first_imgGirl Scout Troop #942 are the first participants in Mission’s Adopt a Park program. The launch event took place at Waterworks Park on Oct. 15. Photo courtesy of Penn Almoney and Mission Parks & RecreationThe City of Mission recently launched a new program for volunteer groups to help keep the city’s parks clean and safe. Director of Parks and Recreation Penn Almoney said the goal of the program is to offer “exposure to one of Mission’s greatest resources: its outdoor parks.”“Anytime you see more people at a park, it kind of gives you that sense of safety and connection within the community,” Almoney said. “Our ultimate goal is to foster community through this program and try to connect people.”Volunteer groups, such as youth groups or local non-profits, can reach out to the parks and recreation department about which park the group would like to adopt and the process moves forward from there, Almoney said. Then beautification projects are discussed and outlined, and the groups commit to completing projects at least six times within one year.Girl scouts paint the retainer wall of Waterworks Park, the park the troop adopted. Photo courtesy of Penn Almoney and Mission Parks & RecreationGirl Scout Troop #942, the first participant in the program, adopted Waterworks Park, 5814 53rd Street. Troop Leader Suzie Legg said the troop chose to partner with Mission as a way for the scouts to earn their silver award, which looks for an issue to take action on within the community. When Legg heard about the Adopt a Park program, she said it was an opportunity for both community involvement and civic engagement.“It’s been a really good opportunity for our girls to see how there’s different parts in the city — different groups of adults — that do different things, and how to advocate,” she said. “It’s giving them an opportunity to see how they can be engaged in their community, even as adults, and do that in a positive way.”A launch event was held on Oct. 15 to honor the girl scouts and promote the program to passersby, Almoney said. Each girl scout and a lone cub scout signed a pledge that is posted at the Waterworks Park kiosk for public viewing, which offers a sense of civic engagement and pride for the cub and girl scouts, Almoney said.Additionally, the scouts went through basic training prior to the event. The main project for Waterworks is painting the playground retention wall, so the scouts were trained on how close to paint to the grass as well as how to properly use rakes and shovels. Legg said a couple of the projects the troop will undertake throughout the year include basic monitoring of the park and helping install tree identification plaques.While troop #942 lead the initiative, Legg said the adoption of the park is for the entire scout community at Rushton Elementary School. As the current sixth grade girls of troop #942 go on to middle school, the other troops at Rushton can continue to adopt Waterworks Park.“It’s a pretty great partnership,” Almoney said. “It increases the number of eyes that are on the park and the standards that we want to have, in terms of caring and keeping the park beautiful for the neighborhood.”last_img read more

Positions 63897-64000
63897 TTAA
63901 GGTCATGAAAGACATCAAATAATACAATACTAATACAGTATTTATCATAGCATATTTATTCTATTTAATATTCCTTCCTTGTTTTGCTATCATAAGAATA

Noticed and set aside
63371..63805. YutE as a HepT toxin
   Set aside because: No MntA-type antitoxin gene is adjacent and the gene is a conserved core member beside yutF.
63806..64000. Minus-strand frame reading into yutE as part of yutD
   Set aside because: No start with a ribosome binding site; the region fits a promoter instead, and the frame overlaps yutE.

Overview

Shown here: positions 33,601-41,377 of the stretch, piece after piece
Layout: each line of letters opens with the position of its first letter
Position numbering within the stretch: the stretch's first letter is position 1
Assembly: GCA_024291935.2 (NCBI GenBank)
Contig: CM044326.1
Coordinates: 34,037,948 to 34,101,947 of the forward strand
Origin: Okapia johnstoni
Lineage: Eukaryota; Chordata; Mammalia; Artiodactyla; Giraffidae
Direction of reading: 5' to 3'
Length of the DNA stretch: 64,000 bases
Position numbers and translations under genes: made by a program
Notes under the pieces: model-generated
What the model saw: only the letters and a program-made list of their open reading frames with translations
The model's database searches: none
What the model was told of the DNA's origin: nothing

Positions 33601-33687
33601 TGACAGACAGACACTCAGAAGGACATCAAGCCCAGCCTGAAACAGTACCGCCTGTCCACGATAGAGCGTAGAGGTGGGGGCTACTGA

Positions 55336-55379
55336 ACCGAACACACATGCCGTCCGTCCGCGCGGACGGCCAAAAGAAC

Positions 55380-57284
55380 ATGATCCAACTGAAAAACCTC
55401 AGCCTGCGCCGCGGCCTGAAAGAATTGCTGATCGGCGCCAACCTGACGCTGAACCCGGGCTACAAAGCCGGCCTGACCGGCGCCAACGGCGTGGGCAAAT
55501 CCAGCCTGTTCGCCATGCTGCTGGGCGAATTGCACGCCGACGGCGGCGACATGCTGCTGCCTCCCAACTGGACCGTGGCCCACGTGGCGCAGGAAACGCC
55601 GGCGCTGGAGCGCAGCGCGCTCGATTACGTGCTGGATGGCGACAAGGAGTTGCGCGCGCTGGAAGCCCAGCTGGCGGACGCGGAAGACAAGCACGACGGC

Daubert — A Burdensome Solution in Search of a Problem